“The more that people see these images that are potentially dangerous, the more it normalizes it, and then, the likelihood is that babies are going to be put in dangerous situations,” Benjamin Hoffman, M.D., chair of the American Academy of Pediatrics Council on Injury, Violence and Poison Prevention tells Parents. “So what’s the cost of cute then?”

Per Hoffman’s advice, parents and photographers should use “common sense” in the way infants are posed during their newborn sessions. Babies are adorable as-is, so why is there a high demand to capture them in such unrealistic ways, doing such non-baby things, when doing so could promote other parents to be more lax with their infant’s safety?

“Babies are not show horses. It comes down to common sense and not taking pictures of your baby in a situation where it represents the baby in any peril,” Hoffman adds.

In the same way we would ask our friends and family the hard questions when handling our newborn, we need to be doing the same with newborn photographers. Because beyond an acute injury, there is also the risk of your infant contracting a communicable disease which they have not yet been able to be vaccinated for.

In a recent article with Glamour, mom Julia Pelly writes that she chose a newborn photographer (who she calls Mary) without realizing that her toddler-aged son would be attending the session also. Pelly acknowledged the hardships of being a working mother, and despite not being overly thrilled that her photographer brought her son along, she understood that she probably didn’t have any other choice. But it wasn’t until after the session when Pelly realized what her newborn had potentially been exposed to through a natural childbirth Facebook group.

Hélder Almeida/Unsplash

“A pregnant woman posted a question about what vaccines she could expect her baby to receive at birth, and there was Mary, flying afoul of medical fact,” Pelly writes. “In her response to the woman, she detailed her opposition to vaccines and shared that she and her son were proudly vaccine-free. (Yes, the son she had held and cuddled and put down just to pick up my as-yet-unprotected infant.)”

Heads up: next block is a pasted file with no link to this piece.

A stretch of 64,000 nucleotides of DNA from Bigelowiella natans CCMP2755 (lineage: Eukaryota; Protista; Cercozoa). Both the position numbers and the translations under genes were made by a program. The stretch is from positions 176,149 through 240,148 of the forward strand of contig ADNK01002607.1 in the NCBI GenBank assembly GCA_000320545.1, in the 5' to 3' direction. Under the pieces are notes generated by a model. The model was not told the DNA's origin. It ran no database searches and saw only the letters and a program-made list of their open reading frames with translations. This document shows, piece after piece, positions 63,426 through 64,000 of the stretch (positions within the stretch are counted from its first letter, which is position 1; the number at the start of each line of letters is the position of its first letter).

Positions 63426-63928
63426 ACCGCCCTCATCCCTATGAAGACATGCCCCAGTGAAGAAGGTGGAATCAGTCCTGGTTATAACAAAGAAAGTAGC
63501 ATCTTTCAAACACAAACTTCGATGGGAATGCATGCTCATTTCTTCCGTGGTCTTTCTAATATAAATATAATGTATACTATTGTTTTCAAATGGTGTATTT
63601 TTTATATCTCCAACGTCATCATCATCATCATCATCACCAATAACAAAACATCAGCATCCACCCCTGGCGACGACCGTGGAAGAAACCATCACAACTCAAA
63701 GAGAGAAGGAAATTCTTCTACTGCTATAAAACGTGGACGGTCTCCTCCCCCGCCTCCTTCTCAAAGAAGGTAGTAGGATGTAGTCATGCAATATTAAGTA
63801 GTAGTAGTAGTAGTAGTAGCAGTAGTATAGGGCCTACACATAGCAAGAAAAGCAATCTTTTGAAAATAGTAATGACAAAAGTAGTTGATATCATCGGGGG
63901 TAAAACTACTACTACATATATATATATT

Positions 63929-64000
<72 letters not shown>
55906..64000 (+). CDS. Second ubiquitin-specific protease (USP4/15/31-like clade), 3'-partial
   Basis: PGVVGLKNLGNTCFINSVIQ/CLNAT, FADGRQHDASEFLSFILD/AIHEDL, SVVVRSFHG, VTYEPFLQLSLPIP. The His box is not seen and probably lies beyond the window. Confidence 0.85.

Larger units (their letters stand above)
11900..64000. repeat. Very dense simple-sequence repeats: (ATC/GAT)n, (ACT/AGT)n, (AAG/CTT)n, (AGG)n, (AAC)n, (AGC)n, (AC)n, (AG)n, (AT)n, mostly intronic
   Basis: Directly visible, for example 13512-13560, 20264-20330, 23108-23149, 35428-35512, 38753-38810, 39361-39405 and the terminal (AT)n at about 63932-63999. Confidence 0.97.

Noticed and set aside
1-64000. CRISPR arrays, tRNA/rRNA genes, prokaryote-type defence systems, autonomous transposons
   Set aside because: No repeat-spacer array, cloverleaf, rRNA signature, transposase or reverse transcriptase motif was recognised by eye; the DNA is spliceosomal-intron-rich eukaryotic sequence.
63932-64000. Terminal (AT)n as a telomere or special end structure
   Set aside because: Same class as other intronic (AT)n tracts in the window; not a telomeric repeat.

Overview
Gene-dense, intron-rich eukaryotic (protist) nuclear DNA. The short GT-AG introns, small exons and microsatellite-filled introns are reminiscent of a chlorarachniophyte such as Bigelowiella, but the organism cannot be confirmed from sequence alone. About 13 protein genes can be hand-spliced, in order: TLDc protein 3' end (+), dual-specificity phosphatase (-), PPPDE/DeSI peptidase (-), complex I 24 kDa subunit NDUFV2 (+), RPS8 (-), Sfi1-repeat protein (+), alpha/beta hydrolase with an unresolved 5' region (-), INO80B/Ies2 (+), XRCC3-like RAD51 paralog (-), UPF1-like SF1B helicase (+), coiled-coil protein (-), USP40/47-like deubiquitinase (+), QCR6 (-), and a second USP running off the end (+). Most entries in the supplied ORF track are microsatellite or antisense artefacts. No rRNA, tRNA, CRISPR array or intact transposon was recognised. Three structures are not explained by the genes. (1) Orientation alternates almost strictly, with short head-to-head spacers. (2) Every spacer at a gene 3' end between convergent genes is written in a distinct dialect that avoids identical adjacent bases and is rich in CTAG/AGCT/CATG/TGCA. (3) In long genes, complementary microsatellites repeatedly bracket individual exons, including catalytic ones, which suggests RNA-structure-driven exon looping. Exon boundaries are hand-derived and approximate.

Undoubtedly, there are numerous newborn photographers out there who have been trained in infant safety. The thing is, though, we need to ask more questions about their experiences and training for the sake of our baby before booking the session.

According to the The Academy of Newborn Photography, these are some of the questions parents should be asking their newborn photographers:

– What is your experience?

– What education do you have with neonatal and postnatal care and safety? With whom did you train?

– Are you trained in infant CPR? If so, when was your training?

– Do you have any loose chords on the floor that would be easy to trip over?

– Will my child come into contact with anyone who is not vaccinated?

– What is your policy for rescheduling if someone in you or someone in the studio is sick?

– Do you have spotters to assist positioning for my newborn? If not, will I be able to spot my newborn?

– Can I tour the studio before my session?

Choosing the right newborn photographer, not just based off of the quality of their work, but the extent of their training, is crucial for your infant’s safety. Dive deep into the history of your photographer. Research them, ask them the uncomfortable questions, and then research them some more. Push your state legislators to make infant care and safety training mandatory for photographers.

Because our newborn’s wellbeing is worth more than a beautiful canvas.

This article was originally published on